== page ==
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Updated 1:00 PM June 24, 2003



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Papyrus online brings ancient scribes to the public

Modern information technology has spurred substantial new interest in one of the most ancient of communications media: papyrus. APIS, a “virtual library” of papyrological collections at, receives more than 100,000 hits a month, increasingly from non-specialists.

This leaf of papyrus is from the Epistles of St. Paul to the Ephesians, likely from the end of the second century or the first half of the third century A.D. It is written in Greek and was purchased by U-M in 1930. Written with dark brown ink, almost every letter is still legible because there was little rubbing of the surface over the years. (Photo courtesy U-M Papyrology Collection)

U-M, as the lead institution on APIS (Advanced Papyrological Information System) since 2000, recently received a $350,000 grant from the National Endowment for the Humanities to assure the continuation and expansion of the project, which began in 1996. It followed on the success of a digitization project by U-M from 1991-95 to make its collection available on the Web.

APIS makes it possible for viewers to explore digital images of ancient papyrus and examine detailed library catalog records about the material. The APIS database contains more than 20,000 records, about 3,400 of them from the U-M collection.

“APIS has two main goals,” says Traianos Gagos, associate professor of Greek and papyrology and president of the American Society of Papyrologists. “The first is to transform instruction and research in papyrology, and the second is to make papyrological material readily accessible to non-specialists. The latter, in fact, is becoming its most central outcome.”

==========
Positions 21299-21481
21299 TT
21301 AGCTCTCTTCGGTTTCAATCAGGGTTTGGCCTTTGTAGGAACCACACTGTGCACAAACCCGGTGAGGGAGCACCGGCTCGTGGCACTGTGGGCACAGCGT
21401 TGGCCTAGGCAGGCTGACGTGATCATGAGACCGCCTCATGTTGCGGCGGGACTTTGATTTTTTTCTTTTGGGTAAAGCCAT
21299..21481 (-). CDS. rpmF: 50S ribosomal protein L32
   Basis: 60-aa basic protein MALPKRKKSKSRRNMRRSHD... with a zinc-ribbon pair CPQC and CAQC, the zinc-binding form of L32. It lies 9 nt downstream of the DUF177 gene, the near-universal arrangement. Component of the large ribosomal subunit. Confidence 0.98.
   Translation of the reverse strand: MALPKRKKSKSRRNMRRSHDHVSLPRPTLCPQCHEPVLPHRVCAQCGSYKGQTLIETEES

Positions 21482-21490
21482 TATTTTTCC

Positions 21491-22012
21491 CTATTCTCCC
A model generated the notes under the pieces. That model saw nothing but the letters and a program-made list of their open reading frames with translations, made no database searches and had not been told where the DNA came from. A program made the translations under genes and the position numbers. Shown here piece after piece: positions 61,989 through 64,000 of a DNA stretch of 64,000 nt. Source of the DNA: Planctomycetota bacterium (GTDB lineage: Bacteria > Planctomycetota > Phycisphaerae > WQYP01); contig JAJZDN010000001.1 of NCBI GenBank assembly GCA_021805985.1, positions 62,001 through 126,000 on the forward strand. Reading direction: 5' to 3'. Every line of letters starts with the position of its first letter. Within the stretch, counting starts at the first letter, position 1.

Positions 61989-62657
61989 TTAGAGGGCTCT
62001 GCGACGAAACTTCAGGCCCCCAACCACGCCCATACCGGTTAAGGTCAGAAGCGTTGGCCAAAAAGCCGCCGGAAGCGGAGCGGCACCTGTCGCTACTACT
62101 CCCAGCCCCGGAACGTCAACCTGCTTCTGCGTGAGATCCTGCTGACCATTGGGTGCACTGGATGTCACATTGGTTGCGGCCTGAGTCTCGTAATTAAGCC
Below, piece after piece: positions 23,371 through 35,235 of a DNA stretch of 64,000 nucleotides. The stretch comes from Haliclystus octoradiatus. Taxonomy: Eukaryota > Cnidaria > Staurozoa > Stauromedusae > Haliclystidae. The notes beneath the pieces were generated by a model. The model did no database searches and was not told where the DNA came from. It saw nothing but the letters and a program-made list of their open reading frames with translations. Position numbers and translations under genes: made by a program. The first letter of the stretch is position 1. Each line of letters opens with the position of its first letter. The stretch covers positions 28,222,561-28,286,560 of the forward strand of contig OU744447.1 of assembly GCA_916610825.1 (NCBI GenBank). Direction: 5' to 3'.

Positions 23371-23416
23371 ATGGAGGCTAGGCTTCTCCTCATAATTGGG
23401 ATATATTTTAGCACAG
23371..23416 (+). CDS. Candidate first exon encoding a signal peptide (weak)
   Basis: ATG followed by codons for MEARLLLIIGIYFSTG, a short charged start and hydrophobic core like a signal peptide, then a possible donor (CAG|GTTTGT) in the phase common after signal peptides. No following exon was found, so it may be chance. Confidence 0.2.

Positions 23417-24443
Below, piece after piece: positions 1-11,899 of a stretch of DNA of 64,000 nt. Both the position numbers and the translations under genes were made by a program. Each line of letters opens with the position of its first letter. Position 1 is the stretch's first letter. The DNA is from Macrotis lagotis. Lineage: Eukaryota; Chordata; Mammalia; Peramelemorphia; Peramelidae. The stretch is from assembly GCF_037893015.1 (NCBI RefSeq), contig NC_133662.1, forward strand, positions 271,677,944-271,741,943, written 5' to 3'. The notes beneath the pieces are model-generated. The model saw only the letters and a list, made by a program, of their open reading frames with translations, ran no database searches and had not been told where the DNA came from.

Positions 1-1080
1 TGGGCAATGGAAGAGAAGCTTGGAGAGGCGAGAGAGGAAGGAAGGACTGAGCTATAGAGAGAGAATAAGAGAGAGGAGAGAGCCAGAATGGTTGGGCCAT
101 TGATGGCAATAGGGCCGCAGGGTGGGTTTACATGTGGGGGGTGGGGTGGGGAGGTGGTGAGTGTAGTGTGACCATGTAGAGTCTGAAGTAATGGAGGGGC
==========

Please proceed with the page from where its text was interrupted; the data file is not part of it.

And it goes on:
Papyrology is the study of ancient Egyptian texts written in ink on a variety of surfaces, including pieces of broken pots, wooden and wax tablets, parchment, lead and fabric, but primarily on papyrus. Though papyri have been found in Italy, Palestine, Syria, Israel, Greece and Jordan, the bulk of the papyri in various collections around the world comes from Egypt, where it survived in the ruins and trash piles of ancient towns.

Individual institutions, as forerunners of APIS, attracted great interest from schools and the general public, Gagos says. But the APIS system makes the papyrological materials more user-friendly. While skilled papyrologists continue to use the APIS collections, Gagos says there has been a tremendous new interest from a wide spectrum of historians in using APIS data for their research.

“Teachers and instructors at all levels of education use our sites,” Gagos says. “Very often they send us feedback through e-mail. More often they visit our collections with their students to view the original manuscripts.” The interest sparked by the APIS and U-M online presentations results in many more visits to the collection, Gagos says. He notes that U-M gives tours of its papyrus collection to a combined audience of about 2,000 students and members of the general public each year.

“In the era before the Internet,” Gagos says, “we had to reach out to let people know what we have in our collection. Now people find us out on their own. APIS gets more than 100,000 hits a month.”

With more than 10,000 individual papyrus fragments, U-M is home to one of the largest collections in the world. The collection’s home page provides the public access to U-M’s collection as well as to many other papyrological resources, including APIS.

Using the U-M papyrology collection, William Johnson of the University of Cincinnati has mounted a Web site that offers the sounds of ancient instrumental music as transcribed from the U-M collection. Visit and look under “What’s New.”

About 70 percent of the total papyrus collections in North America have been cataloged, scanned and entered into APIS. The remaining 30 percent is largely from the collection at U-M and Berkeley, which have the largest collections in the United States, Gagos says.

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